Jennifer's current book project, Shakespeare's Pitiless Storm, offers a transhistorical exploration of human-weather relations, using the storm scenes in King Lear as a cultural touchstone. She has lectured and tutored at UNSW and the University of Wollongong in English, Environmental Humanities and Gender Studies.

As an ecocritical scholar, Jennifer crafts links between traditional theoretical research and a creative life praxis. Her collaborative artistic projects Walking in the Rain (Performance Space, 2011), Sea Shanties for Dead Sailors (Performance Space, 2012) and The Yurt Empire (Pabrik Productions & Alto Parlente, 2013-14) explore issues of environmental degradation, colonial history and urban renewal. 

She shares the ambition of being an urban farmer with her partner and you can read about updates in their progress by visiting their webste at Her other publications reflect her various research interests and appear in Southerly Journal, Australian Humanities Review, The Reader, Das Superpaper, New Matilda, Artlink and Literature and Sensation (CSP, 2009).


Toby was the 2011 'Folk Fellow' at the National Library of Australia where he researched the music of Dougie Young and other Indigenous songwriters from western New South Wales, and formed a band with Young's grandson to perform these songs. Toby is currently the David Scott Mitchell Fellow at the State Library of NSW where he is researching tourism to Aboriginal communities, 1880s-1950s, and, after many years playing in the rock band Youth Group, he has recently released a solo album called Love's Shadow..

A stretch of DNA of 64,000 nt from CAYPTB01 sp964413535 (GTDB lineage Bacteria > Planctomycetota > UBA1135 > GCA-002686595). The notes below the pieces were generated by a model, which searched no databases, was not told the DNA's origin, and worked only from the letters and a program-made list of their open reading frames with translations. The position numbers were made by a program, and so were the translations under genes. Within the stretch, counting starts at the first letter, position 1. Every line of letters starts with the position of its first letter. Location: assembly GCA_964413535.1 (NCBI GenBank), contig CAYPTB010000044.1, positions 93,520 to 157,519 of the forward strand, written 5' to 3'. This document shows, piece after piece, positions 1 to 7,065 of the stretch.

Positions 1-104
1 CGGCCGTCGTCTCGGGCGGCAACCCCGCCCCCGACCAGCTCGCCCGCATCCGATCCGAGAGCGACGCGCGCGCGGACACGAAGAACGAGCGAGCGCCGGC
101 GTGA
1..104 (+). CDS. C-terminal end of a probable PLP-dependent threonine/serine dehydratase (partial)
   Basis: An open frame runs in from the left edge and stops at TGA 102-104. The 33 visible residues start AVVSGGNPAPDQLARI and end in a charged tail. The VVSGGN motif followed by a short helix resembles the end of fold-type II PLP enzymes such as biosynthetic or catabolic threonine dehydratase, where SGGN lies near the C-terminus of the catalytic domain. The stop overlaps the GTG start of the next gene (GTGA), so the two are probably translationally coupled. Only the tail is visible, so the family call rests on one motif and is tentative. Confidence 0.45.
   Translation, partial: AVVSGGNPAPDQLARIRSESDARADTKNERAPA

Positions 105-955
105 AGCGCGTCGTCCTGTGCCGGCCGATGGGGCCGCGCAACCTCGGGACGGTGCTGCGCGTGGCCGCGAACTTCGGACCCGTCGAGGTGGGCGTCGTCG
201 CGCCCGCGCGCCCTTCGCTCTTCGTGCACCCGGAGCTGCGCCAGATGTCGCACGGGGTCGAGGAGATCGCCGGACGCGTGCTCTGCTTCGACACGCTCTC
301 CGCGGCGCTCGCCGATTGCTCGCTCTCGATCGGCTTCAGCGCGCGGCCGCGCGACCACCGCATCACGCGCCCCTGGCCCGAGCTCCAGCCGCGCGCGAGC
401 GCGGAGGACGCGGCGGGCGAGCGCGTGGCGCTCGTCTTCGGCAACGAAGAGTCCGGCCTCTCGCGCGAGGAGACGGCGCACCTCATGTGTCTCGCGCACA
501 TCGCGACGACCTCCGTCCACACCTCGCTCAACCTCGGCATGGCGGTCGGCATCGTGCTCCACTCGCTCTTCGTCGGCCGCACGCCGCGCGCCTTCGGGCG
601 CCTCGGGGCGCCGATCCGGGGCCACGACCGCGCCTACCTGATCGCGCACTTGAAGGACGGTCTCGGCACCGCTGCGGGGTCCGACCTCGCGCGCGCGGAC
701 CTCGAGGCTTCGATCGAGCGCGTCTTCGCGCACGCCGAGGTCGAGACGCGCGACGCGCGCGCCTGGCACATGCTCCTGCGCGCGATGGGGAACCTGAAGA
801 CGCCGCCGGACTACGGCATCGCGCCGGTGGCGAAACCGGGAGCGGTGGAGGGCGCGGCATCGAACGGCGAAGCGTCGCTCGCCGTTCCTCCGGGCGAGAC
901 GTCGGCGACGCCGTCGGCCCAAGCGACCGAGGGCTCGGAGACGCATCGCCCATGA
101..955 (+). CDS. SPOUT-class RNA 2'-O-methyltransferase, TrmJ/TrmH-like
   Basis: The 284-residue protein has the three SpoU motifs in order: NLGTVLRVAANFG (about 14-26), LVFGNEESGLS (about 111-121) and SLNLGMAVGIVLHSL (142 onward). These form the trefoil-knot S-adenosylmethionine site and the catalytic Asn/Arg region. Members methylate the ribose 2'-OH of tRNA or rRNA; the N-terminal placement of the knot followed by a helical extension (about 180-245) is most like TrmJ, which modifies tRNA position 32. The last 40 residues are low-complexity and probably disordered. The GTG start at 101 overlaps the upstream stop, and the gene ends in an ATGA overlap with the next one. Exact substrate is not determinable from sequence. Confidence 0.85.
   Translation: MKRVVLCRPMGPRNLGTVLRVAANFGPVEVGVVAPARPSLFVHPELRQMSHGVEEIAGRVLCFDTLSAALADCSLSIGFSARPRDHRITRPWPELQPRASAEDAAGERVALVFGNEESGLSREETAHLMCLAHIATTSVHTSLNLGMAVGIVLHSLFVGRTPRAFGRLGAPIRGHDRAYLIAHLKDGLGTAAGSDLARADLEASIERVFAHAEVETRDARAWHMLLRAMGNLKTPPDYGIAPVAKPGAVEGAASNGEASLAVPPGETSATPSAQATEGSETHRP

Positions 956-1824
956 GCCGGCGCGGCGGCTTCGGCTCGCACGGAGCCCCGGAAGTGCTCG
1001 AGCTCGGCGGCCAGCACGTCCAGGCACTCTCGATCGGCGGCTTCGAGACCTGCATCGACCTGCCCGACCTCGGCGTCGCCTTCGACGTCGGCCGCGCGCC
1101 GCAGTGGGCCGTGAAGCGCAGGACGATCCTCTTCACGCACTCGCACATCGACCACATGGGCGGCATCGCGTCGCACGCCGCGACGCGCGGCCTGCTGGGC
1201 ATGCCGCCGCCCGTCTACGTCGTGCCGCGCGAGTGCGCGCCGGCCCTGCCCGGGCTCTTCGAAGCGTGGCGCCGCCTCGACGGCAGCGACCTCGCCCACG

After graduating with Arts (English literature) and Law degrees from UNSW, Sacha was hired as a writer by The Sydney Morning Herald, where his specialties included film, music and TV, and also parenthood, education and philosophy. He has published two books: Australian Bushrangers - The Romance of Robbery and From Here to Paternity - A User's Manual for Early Fatherhood. He lives in Sydney with his wife and two kids, and, whenever possible, immerses himself in the Pacific Ocean.


Such international outlets include the South China Morning Post, UK Overseas, Whole Life Times in the US and South Africa's Business Day.  Her writing specialties include environment, science, health and technology and she is also a part-time academic who has taught journalism over the last decade at several Australian universities: University of Technology, Sydney; University of NSW and Southern Cross University, Lismore.


Most recently James investigated how the Malaysian orchid mantis resembles a flower and deceives pollinators as prey. His other research projects include ant mimicry in bugs and spiders, egg dispersal in stick insects and the behaviour and ecology of Australian praying mantises. His research has been published in journals such as The American Naturalist and has been featured by National Geographic and the NBC News.


She has taught at several Australian universities including University of New South Wales and University of Western Sydney.  She has also worked as an environmental pollution analyst.  Seema currently teaches at the University of Technology, Sydney and at NYU Sydney.  She has a number of publications to her credit.  Presently she is working on "Design and synthesis of light-harvesting ruthenium-based dyes" and "Synthesis and characterization of a new photo switchable anthracene compound, (S-(2-anthrylmethyl)ethanethioate)" at University of Technology, Sydney.  Seema is an avid traveler and is multilingual.